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Review: The Five Love Languages

The Five Love Languages by Gary Chapman

Non-Fiction. Published 1992.

Read: January 2013, 203 pages


Book Blurb:

Skillful communication is within your grasp. While love is a many splendored thing, it is sometimes a very confusing thing, too. And as people come in all varieties, shapes, and sizes, so do their choices of personal expressions of love. But more often than not, the giver and the receiver express love in two different ways. Dr. Chapman identifies these and guides you towards a better understanding of your unique languages of love. Learn to speak and understand your mate’s love language, and in no time you will be able to effectively love and truly feel loved in return.


The Five Love Languages was enjoyable and insightful. It offers a guide to specific and personal ways people express their love. Everyone has different needs and when they aren’t met it’s hard for others to reciprocate love. Dr. Chapman insists that speaking the love language of your mate will even rekindle a relationship that appears to be broken beyond repair. I recommend this book to all who are seeking to improve their relationships with others. At times the book is wordy and technical, but the author adds many relatable examples of real couples to illustrate his points.


We all have unique preferences when it comes to expressing and receiving love. Dr. Chapman lays out what each love language is and how to identify which category a personal falls in to. Your love language is the way that you most feel loved and cared for. The problem is most people know how they want to be loved, but that doesn’t tend to align with how their partner wants to be loved. You have to learn to speak your partner’s love language. The five love languages are:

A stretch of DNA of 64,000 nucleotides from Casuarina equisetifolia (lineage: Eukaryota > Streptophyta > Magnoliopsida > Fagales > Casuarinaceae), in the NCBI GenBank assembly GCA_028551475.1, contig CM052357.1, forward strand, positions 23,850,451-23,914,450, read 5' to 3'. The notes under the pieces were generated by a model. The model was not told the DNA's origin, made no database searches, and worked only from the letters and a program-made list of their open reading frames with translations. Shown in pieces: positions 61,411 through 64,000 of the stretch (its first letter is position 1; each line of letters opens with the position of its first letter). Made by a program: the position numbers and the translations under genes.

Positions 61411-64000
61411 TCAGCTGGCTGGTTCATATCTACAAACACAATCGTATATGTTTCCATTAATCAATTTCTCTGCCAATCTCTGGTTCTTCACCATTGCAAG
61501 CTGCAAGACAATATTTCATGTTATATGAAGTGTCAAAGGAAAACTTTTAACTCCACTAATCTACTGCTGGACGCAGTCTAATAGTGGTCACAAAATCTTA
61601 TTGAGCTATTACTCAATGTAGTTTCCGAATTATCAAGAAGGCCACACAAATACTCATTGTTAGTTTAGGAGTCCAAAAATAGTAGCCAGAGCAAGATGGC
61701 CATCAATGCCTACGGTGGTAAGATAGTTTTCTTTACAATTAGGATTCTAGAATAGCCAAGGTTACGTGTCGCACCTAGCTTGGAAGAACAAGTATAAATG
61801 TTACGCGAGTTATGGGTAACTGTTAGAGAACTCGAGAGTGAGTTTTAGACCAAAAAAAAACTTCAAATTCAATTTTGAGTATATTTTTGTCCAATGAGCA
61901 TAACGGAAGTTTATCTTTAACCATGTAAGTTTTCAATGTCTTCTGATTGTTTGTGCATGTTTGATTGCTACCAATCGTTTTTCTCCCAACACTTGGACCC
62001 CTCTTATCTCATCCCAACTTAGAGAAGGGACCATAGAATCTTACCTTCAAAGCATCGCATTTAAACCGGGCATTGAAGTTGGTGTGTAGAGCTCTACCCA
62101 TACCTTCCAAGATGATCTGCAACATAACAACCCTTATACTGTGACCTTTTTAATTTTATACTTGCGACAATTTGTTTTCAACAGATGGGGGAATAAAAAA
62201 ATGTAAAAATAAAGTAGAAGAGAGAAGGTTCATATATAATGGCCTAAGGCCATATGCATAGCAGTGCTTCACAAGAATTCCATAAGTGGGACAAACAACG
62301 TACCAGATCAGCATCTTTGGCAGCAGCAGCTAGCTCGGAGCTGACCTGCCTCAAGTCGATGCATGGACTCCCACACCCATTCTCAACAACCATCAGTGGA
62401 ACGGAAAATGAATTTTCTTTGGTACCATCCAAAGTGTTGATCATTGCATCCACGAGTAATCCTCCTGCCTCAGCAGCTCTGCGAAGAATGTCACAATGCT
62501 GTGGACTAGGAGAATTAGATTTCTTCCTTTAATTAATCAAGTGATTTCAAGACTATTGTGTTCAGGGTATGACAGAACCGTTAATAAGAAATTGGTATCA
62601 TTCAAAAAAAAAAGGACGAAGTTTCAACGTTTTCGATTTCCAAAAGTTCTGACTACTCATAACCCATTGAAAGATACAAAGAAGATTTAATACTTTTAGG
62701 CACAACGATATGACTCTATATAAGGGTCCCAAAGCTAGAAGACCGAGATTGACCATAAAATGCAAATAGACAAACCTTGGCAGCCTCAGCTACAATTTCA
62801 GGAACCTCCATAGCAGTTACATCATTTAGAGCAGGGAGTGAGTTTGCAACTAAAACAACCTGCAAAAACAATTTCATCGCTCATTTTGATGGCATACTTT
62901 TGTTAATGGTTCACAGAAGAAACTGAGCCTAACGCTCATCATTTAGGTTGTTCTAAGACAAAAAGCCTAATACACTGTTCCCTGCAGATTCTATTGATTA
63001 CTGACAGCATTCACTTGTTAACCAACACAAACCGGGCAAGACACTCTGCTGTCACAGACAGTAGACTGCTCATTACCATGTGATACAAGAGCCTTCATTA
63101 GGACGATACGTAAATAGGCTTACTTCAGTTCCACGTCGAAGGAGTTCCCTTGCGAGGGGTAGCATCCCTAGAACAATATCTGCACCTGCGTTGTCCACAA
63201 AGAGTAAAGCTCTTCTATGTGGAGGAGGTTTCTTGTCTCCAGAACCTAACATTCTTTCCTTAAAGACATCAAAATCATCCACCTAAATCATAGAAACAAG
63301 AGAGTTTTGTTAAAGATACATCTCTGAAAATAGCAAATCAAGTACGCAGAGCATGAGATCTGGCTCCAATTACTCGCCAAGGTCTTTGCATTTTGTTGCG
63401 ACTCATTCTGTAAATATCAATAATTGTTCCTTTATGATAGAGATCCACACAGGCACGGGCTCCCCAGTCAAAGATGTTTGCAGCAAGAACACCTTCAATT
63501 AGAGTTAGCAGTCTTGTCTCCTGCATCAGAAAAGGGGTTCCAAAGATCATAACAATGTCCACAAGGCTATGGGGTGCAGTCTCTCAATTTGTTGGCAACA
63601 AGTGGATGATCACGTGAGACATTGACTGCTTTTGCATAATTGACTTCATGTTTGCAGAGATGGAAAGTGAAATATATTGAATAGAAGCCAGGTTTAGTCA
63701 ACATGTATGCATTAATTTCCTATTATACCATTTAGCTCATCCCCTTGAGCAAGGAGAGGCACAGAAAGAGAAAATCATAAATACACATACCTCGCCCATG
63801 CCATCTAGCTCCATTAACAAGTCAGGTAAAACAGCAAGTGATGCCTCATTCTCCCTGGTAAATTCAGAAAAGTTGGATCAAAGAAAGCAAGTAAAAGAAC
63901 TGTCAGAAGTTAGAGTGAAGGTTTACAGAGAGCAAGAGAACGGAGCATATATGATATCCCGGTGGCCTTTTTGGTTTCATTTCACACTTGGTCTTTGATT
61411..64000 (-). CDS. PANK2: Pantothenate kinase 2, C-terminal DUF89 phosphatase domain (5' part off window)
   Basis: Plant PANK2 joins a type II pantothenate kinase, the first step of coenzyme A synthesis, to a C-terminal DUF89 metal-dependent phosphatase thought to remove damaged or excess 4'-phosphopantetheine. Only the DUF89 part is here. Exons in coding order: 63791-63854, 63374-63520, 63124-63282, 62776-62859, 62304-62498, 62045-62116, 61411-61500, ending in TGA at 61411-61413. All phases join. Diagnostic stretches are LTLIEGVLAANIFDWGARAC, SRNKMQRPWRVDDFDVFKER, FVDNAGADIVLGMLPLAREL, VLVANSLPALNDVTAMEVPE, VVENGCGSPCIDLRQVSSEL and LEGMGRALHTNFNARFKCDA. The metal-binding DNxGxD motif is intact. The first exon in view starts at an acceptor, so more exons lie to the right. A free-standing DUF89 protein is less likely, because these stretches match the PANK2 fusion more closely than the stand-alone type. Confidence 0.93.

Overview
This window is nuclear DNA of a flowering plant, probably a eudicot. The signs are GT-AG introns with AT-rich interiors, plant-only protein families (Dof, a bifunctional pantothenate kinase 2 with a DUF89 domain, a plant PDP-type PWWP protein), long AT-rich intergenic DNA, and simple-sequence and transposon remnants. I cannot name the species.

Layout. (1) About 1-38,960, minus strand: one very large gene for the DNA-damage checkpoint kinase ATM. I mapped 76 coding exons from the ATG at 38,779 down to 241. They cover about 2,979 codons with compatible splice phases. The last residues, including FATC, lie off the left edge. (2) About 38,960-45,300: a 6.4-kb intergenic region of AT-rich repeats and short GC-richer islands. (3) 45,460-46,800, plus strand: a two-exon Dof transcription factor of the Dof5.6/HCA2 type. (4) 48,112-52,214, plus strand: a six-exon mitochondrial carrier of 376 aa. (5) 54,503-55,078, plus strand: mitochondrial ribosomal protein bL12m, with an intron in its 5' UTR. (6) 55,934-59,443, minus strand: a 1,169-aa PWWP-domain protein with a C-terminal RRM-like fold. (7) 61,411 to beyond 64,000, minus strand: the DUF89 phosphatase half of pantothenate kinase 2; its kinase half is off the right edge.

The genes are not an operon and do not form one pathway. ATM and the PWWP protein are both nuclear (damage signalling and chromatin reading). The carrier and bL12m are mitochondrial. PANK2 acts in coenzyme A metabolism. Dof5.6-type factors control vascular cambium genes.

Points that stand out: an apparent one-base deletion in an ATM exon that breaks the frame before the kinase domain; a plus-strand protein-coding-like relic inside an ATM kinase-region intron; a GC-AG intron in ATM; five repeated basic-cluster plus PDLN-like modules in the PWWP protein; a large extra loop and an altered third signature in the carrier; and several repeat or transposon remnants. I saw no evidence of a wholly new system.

1. Words Of Affirmation: Encouraging words, verbal compliments, kind words, appreciation, humble words, admiration
  2. Quality Time: Togetherness, focused attention, quality conversation, listening, expressing emotions, scheduled activities
  3. Gifts: Purchased gifts, physical presence, made gifts
  4. Acts Of Service: Doing something for your partner that you know they would like for you to do
  5. Physical Touch: Holding, intimacy


Requests give direction to love, but demands stop the flow of love. -p92

Love doesn’t erase the past, but it makes the future different. -p130

Is it possible to love someone whom you hate? -p147


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Review: Happily Ever After

Happily Ever After by Craig Groeschel

Non-Fiction. Published 2007.

Read: January 2013, 230 pages


Book Blurb:

What do you do if you want a marriage that doesn’t just survive, but thrives? That doesn’t just begin romantically but ends magnificently? You do something different.